Maintaining physiological levels of hydrogen sulfide during ischemia is necessary to limit injury to the heart. Because of the anti-inflammatory effects of hydrogen sulfide, we proposed that the hydrogen sulfide donor, sodium sulfide (Na2S), would attenuate myocardial injury through upregulation of protective microRNA-21 (miR-21) and suppression of the inflammasome, a macromolecular structure that amplifies inflammation and mediates further injury.Methods and Results—
Na2S-induced miR-21 expression was measured by quantitative polymerase chain reaction in adult primary rat cardiomyocytes and in the mouse heart. We measured inflammasome formation and activity in cardiomyocytes challenged with lipopolysaccharide and ATP or simulated ischemia/reoxygenation and in the heart after regional myocardial ischemia/reperfusion, in the presence or absence of Na2S. To assess the direct anti-inflammatory effects of hydrogen sulfide in vivo, we used a peritonitis model by way of intraperitoneal injection of zymosan A. Na2S attenuated inflammasome formation and activity, measured by counting cytoplasmic aggregates of the scaffold protein apoptosis speck-like protein containing a caspase-recruitment domain (−57%) and caspase-1 activity (−50%) in isolated cardiomyocytes and in the mouse heart (all P<0.05). Na2S also inhibited apoptosis (−38%) and necrosis (−43%) in cardiomyocytes in vitro and reduced myocardial infarct size (−63%) after ischemia/reperfusion injury in vivo (all P<0.05). These protective effects were absent in cells treated with the miR-21 eraser, antagomiR-21, and in miR-21 knockout mice. Na2S also limited the severity of inflammasome-dependent inflammation in the model of peritonitis (P<0.05) in wild-type but not in miR-21 knockout mice.Conclusions—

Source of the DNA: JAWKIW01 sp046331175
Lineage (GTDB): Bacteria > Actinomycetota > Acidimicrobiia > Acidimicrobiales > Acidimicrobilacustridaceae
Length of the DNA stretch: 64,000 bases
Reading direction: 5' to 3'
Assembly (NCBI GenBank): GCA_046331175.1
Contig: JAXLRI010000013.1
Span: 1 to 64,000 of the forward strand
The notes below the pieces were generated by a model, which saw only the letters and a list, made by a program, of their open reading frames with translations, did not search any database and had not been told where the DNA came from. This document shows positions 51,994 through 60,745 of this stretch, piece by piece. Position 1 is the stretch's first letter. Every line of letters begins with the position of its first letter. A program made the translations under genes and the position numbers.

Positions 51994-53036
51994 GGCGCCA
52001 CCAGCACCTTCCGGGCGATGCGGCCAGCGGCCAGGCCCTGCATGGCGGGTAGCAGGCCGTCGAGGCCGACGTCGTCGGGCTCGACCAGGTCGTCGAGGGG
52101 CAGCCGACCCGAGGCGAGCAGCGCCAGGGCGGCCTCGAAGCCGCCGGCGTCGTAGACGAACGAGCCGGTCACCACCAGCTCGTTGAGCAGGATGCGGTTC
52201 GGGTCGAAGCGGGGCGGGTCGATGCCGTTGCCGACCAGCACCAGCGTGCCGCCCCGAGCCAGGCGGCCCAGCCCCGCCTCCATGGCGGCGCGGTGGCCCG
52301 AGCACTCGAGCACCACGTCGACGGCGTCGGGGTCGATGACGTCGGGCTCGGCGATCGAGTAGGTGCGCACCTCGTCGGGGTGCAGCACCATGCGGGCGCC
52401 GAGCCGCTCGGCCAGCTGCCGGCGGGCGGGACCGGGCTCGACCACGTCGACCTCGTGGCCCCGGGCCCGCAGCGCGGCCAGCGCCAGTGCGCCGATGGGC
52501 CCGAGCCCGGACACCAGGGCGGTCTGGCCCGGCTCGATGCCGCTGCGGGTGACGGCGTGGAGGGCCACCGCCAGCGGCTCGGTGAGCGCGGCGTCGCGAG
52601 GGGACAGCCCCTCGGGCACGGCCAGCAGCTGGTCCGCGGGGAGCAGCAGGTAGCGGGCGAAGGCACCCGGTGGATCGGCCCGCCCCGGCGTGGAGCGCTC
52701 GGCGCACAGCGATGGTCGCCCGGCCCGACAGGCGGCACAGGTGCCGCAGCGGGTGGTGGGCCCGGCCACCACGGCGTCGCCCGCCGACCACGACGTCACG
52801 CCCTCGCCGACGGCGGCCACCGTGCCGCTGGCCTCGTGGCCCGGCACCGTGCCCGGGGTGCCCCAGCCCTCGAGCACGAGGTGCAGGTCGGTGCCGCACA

Na2S induces cardioprotective effects through miR-21–dependent attenuation of ischemic and inflammatory injury in cardiomyocytes.